David Pouge gave a poor review to App Inventor in his New York Times article, D.I.Y. Tool for Android Needs Work . Because of pre-beta glitches, he and his son were unable to complete the tutorials. I think his frustration led to him making some off-base conclusions about App Inventor. The conclusions he came up with after a day certainly don’t mesh at all with the experience I’ve had teaching the tool for the past year.
“But make no mistake — this is programming. You can’t do it unless you’re a programmer, or have one nearby.”
He is correct in that App Inventor app development is indeed programming. But he is wrong in that you– someone who has never programmed before– can do it! Learning to write apps in App Inventor is significantly easier to learn than a traditional text language (more on this later). It lowers the bar dramatically. There are limitations, and some will be able to do more than others. But all of my students, with no prior programming experienced, got to the point that they could create apps without aid. David’s sentence is misleading, and I hate to see it dampen people’s enthusiasm for this great tool.
App Inventor programming vs. textual programming
“is there really such a huge difference between having to type out ‘AccelerometorSensor1.XAccel,’ as in real programming — and dragging a block bearing that name?”
This is a great and fair question, and to look at it clearly I think it really helps to be a programmer and to have taught beginners. From that vantage point, the answer is emphatically YES! In practice, there is a huge difference between typing commands and choosing from pre-defined blocks. Many of a beginner’s frustrations come from syntax errors– trying to instruct the computer with a textual language and being barked at with indecipherable messages when there’s something wrong. Of course the complex logic they face later is another barrier, but its the “syntax” frustration that turns many, many beginners away from even getting to the more fun logical problem solving. If App Inventor just gets people past that first hump, it is a great tool.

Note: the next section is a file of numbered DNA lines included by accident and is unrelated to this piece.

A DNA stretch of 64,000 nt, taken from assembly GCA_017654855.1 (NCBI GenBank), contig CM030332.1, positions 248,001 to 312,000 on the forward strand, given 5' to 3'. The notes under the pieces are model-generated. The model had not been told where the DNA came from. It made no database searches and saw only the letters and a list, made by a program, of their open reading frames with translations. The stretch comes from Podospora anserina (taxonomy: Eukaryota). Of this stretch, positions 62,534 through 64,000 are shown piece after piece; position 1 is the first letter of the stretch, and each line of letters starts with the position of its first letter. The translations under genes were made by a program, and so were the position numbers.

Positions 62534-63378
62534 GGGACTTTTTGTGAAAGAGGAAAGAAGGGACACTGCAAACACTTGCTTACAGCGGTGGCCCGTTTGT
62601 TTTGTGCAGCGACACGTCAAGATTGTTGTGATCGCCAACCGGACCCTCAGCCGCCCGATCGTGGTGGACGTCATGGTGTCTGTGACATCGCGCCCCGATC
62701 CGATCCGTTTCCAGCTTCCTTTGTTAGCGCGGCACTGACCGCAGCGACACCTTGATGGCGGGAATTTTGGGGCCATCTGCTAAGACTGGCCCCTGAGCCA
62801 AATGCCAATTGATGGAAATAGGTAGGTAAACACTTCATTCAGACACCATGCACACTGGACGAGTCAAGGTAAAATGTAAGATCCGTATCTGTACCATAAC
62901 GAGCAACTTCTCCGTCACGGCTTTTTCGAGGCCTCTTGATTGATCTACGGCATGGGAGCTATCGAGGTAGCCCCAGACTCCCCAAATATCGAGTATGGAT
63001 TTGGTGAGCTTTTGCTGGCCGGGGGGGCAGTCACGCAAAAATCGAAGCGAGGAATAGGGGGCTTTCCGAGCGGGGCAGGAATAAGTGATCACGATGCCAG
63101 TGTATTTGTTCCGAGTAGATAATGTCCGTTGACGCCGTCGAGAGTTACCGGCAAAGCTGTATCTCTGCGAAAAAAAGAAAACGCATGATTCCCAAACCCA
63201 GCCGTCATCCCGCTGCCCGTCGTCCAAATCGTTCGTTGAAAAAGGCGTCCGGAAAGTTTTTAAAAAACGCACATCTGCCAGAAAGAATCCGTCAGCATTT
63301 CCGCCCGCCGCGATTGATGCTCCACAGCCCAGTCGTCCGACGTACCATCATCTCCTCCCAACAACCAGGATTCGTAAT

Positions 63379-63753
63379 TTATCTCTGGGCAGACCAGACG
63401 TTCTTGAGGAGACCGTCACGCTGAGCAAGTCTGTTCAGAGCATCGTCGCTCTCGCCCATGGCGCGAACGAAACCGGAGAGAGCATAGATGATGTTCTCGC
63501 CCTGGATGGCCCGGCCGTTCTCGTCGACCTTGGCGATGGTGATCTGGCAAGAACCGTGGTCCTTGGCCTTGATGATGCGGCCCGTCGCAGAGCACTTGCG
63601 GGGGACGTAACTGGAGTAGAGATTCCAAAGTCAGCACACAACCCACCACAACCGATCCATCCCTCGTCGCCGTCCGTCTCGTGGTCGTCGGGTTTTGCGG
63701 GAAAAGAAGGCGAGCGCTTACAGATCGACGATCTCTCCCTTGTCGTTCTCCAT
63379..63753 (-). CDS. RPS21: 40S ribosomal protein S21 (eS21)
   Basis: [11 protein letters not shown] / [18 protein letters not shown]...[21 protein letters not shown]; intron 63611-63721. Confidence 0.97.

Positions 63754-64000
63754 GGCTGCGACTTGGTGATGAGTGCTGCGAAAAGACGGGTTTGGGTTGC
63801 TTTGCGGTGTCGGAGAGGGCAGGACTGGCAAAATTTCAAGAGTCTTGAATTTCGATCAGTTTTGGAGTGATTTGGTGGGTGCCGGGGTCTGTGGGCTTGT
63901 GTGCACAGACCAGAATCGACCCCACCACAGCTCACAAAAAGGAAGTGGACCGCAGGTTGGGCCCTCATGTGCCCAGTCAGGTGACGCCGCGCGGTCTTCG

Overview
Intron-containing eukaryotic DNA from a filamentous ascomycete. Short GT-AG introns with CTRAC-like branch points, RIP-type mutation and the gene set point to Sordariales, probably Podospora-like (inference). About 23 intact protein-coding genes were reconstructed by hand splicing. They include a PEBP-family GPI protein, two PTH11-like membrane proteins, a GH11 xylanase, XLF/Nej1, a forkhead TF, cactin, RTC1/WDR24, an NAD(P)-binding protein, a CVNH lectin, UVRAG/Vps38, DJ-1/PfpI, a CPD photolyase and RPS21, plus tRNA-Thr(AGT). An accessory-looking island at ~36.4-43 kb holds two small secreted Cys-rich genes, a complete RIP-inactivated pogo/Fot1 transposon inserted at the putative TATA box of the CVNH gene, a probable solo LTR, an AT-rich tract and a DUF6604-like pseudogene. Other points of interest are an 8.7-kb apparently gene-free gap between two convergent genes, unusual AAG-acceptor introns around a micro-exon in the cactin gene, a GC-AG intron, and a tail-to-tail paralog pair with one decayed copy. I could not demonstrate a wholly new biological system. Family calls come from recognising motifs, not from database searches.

Another key is that App Inventor is an event-handling language, meaning events are first-class objects. You can directly drag out a button.click event block and then place the response to the event inside. Seems logical, and you’d think after all these years it wouldn’t be such a big deal. Unfortunately it is– you can’t even imagine how much conceptual understanding you must have to do the same in Java or Python.
David should ask a programmer who has never programmed the Android to write a Java program that prints out the readings from the Accelerometer. Hell, he could even ask one with some Android experience. See how long it takes the programmer. He’ll find that that single Accelerometer block will be replaced not with a single line of code, but an import statement, an object creation statement, manifest files, etc. The App Inventor team has done a lot of work to package a bunch of ugly stuff inside those blocks. You have to think of it as a great code library, specially designed for beginners, and transformed into visual blocks language.
For more thoughts on why App Inventor works, check out my previous post.
No Fundamentals Mentioned
David didn’t mention any fundamental issues to back his negative conclusions about App Inventor. In a reply to a comment concerning this, he mentioned only one thing:
“I explicitly let Google off the hook for the aspects that are related to the early stage of the software, and critiqued ONLY the fundamentals. For example, this business of needing two different apps to do your development, switching back and forth. That’s not going to change when the software is final.”
In my experience, the switching back and forth between the component designer and the blocks editor is barely bothersome to most when they begin, and completely forgotten by all soon thereafter. There are plenty of fundamental issues with learning to program, but this is not one of them.
David’s article is interesting and provocative, but my guess is that the start-up glitches and his anti-hype feelings had an undue influence on his opinions. Start-up glitches often do this– we all know the importance of first impressions. Google probably should have made sure more phones “worked” with App Inventor out of the box. Its scary to think that if David had been using a Nexus One on a Mac, his critique would have been completely different.
In any case, I’m inviting David and his son to San Francisco– I think given a day I can change his mind!